This was the case recently at a local nature reserve. A few days earlier, I’d seen many goldfinches and warblers at one of the ponds, but this day it was very quiet. I descended a small slope to stand on a mudflat and was suddenly surprised by a large splash to my left.

2 Brumley pond IMG_0643 © Maria de Bruyn res

When I looked, I saw a largish head forging across the water in front of me. My first thought was that it was a muskrat (Ondatra zibethicus) as there is no beaver lodge in this enclosed pond.

3 American beaver P8132481© Maria de Bruyn res

Muskrats and beavers look very similar, but beavers (Castor canadensis) tend to be much larger. This was a hefty individual who seemed fairly relaxed as s/he swam along.

4 American beaver P8132423© Maria de Bruyn res

As I watched the mammal swim back and forth for a while, I tentatively concluded that it was a beaver, based on my previous sightings of this rodent species. Still, I wasn’t quite sure and kept hoping that the animal would raise its tail so that I would have a decisive clue to its identity.

Beavers have large flat tails, while muskrats have long, thin tails. Finally, as s/he swam by again, I got a glimpse of the tail for a couple seconds and it was large and flat! Unfortunately, I didn’t get a photo of that (see a previous blog for some photos showing the beaver’s tail).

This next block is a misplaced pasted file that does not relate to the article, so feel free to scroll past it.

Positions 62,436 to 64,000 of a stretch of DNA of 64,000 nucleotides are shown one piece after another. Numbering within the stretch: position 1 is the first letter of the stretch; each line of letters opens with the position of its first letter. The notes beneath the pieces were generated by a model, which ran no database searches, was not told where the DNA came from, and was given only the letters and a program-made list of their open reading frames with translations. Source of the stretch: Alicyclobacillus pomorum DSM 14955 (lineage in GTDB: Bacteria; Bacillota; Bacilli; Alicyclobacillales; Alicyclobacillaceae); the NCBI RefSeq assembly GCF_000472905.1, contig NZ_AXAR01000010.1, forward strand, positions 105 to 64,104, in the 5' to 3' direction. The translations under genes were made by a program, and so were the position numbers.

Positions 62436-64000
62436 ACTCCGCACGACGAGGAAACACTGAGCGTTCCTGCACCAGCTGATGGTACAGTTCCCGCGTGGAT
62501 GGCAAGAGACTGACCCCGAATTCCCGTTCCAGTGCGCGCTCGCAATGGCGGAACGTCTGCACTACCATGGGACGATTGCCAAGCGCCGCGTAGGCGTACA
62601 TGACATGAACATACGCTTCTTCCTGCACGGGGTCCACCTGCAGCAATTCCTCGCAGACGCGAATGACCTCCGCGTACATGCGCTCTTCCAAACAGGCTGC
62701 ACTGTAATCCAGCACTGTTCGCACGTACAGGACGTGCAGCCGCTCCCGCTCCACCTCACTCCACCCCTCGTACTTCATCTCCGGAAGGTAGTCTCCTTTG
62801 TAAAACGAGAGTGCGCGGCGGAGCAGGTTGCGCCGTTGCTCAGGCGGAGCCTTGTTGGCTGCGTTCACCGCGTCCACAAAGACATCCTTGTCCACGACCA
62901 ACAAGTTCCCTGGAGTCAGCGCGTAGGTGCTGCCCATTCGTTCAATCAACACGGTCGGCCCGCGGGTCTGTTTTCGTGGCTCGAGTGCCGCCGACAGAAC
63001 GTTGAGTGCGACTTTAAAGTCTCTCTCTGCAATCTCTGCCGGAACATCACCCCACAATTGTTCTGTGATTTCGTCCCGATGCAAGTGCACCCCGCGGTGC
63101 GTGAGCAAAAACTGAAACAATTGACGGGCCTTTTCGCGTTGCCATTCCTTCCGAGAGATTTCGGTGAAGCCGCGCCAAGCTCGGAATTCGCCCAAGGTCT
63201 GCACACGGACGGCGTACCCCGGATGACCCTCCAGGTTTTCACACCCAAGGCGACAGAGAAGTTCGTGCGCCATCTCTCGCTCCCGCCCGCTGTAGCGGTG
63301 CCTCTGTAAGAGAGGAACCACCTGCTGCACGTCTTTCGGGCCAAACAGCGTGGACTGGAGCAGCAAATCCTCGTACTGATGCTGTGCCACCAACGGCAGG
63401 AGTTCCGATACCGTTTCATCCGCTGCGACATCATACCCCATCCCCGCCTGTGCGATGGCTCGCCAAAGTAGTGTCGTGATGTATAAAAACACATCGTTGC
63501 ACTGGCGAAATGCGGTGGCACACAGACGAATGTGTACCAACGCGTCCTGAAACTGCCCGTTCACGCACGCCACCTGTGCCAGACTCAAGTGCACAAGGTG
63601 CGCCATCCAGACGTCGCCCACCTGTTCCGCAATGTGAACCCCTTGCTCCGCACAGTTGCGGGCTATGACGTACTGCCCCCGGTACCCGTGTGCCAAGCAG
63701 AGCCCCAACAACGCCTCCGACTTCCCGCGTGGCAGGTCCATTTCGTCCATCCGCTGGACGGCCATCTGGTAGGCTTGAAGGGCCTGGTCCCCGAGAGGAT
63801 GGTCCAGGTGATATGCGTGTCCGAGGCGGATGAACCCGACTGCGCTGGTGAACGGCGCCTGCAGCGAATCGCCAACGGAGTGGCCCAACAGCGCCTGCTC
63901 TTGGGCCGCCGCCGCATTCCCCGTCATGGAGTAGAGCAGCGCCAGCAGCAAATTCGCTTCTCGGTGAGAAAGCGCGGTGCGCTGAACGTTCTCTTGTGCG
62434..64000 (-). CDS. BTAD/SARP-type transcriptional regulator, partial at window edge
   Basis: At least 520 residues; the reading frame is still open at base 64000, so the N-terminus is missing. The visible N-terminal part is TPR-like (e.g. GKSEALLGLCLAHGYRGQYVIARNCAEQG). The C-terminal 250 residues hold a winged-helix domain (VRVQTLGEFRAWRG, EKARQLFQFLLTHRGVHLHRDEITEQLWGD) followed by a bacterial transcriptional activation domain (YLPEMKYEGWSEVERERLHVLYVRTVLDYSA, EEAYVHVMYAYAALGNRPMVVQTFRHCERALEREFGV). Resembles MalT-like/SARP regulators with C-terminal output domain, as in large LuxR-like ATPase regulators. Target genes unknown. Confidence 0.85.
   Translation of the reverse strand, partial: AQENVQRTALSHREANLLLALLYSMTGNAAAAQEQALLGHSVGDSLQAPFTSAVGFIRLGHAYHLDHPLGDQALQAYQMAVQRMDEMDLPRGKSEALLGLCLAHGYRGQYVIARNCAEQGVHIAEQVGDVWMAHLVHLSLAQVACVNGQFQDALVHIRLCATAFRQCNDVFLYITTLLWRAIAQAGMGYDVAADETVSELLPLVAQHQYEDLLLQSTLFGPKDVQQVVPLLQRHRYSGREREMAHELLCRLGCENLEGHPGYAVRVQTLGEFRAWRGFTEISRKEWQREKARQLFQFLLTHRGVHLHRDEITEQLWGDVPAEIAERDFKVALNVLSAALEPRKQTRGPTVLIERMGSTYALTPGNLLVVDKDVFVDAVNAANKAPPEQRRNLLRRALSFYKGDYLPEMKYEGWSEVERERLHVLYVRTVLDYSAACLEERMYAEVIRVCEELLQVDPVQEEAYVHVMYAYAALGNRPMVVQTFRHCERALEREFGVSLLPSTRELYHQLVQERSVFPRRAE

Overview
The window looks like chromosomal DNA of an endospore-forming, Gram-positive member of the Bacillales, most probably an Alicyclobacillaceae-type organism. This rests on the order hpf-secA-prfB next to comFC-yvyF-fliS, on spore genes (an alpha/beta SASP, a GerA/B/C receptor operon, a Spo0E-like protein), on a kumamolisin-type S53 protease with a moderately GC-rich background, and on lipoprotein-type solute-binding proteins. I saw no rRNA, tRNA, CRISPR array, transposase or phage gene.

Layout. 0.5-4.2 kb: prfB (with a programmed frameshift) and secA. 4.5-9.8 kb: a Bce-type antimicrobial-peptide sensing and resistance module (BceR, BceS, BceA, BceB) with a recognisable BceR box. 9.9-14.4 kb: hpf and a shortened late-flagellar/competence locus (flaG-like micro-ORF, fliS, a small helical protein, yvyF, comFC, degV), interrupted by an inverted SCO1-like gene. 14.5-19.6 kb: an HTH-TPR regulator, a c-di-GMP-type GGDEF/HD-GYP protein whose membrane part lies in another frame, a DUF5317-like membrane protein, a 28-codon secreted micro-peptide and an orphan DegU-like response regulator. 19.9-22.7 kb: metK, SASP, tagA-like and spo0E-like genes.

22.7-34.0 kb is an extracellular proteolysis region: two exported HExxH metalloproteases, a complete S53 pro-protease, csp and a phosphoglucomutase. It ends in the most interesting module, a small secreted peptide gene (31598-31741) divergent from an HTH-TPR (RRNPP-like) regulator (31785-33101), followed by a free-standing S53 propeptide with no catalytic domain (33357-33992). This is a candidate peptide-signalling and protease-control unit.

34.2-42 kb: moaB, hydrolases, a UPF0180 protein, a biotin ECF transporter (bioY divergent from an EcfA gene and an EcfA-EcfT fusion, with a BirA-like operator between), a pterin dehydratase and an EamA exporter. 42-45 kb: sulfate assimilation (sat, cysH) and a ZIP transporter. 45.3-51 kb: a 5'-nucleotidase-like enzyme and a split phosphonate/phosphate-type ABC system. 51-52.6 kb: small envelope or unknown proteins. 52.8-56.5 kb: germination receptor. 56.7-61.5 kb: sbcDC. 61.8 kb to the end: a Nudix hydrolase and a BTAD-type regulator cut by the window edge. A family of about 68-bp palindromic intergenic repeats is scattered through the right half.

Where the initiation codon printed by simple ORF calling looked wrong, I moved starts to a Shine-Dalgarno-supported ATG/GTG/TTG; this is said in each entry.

5 American beaver P8132456© Maria de Bruyn res

As I watched and took photos, a couple walked by with their dog and stopped to watch as well. I moved down the path and heard the gentleman exclaim, “Oh, it’s a beaver!” I turned and he explained that he had thought the swimmer was a muskrat, but he had just seen the tail, too.

6 American beaver IMG_0256© Maria de Bruyn res

The aquatic mammal climbed up onto a log for a bit to groom and relax and, as the couple remarked, almost seemed to be posing for me. The beaver kept its back to me most of the time though. 

 

14 American beaver P8132476 © Maria de Bruyn res

I began to walk back down the path in hopes of getting a head-on view if the beaver decided to swim again. S/he did indeed slip back into the water to resume swimming back and forth. And then to my delight, a small head popped up going the other direction!

7 American beaver and muskrat P8132482 © Maria de Bruyn res

For some reason, I just assumed that it was a baby beaver, swimming around under the watchful eye of a parent. The newly arrived rodent seemed to be very intent on eating and dove down into the pond to bring up some tasty vegetation.8 Muskrat P8132671 © Maria de Bruyn res